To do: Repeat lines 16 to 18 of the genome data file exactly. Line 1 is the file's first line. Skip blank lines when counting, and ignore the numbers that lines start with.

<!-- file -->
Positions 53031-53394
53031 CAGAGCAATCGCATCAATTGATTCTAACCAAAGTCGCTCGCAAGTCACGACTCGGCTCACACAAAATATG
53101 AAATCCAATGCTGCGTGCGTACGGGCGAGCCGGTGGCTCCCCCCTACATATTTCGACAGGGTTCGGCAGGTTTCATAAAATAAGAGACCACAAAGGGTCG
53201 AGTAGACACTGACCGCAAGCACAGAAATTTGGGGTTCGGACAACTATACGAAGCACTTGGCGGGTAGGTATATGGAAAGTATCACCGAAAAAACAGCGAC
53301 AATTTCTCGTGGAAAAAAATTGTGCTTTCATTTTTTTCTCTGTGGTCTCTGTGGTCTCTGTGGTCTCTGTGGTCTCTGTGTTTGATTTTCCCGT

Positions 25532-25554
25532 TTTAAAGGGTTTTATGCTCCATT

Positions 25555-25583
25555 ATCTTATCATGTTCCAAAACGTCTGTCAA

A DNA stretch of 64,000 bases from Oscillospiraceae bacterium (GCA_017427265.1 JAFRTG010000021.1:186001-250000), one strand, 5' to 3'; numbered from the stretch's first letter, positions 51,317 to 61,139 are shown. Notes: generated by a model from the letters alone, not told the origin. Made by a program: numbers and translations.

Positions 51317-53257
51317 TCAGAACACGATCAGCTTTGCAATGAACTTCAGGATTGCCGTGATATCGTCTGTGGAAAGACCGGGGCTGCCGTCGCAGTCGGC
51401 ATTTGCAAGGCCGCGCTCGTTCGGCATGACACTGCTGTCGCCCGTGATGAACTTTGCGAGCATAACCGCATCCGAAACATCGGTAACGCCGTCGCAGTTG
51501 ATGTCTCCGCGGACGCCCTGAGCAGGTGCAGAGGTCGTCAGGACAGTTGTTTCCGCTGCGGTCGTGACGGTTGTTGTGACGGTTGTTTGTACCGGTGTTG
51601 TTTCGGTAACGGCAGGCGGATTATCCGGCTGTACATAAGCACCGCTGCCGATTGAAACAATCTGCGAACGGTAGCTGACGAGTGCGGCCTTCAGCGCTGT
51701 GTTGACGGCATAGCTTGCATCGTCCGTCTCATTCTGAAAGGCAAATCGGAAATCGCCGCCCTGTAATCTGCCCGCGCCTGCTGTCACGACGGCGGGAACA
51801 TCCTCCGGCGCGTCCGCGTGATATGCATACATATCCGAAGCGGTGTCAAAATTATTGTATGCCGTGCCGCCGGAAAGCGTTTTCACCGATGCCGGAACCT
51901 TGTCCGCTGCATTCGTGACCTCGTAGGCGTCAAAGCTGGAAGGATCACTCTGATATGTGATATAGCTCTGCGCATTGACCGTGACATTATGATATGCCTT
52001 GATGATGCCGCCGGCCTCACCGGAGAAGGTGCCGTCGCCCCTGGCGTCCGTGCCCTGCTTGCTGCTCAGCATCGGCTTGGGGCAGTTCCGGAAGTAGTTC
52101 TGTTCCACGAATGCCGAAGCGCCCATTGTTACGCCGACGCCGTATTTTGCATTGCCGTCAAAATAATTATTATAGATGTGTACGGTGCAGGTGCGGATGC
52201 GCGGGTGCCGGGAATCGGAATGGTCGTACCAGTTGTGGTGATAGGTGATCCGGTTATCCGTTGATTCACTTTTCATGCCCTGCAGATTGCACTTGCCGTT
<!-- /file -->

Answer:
51701 GTTGACGGCATAGCTTGCATCGTCCGTCTCATTCTGAAAGGCAAATCGGAAATCGCCGCCCTGTAATCTGCCCGCGCCTGCTGTCACGACGGCGGGAACA
51801 TCCTCCGGCGCGTCCGCGTGATATGCATACATATCCGAAGCGGTGTCAAAATTATTGTATGCCGTGCCGCCGGAAAGCGTTTTCACCGATGCCGGAACCT
51901 TGTCCGCTGCATTCGTGACCTCGTAGGCGTCAAAGCTGGAAGGATCACTCTGATATGTGATATAGCTCTGCGCATTGACCGTGACATTATGATATGCCTT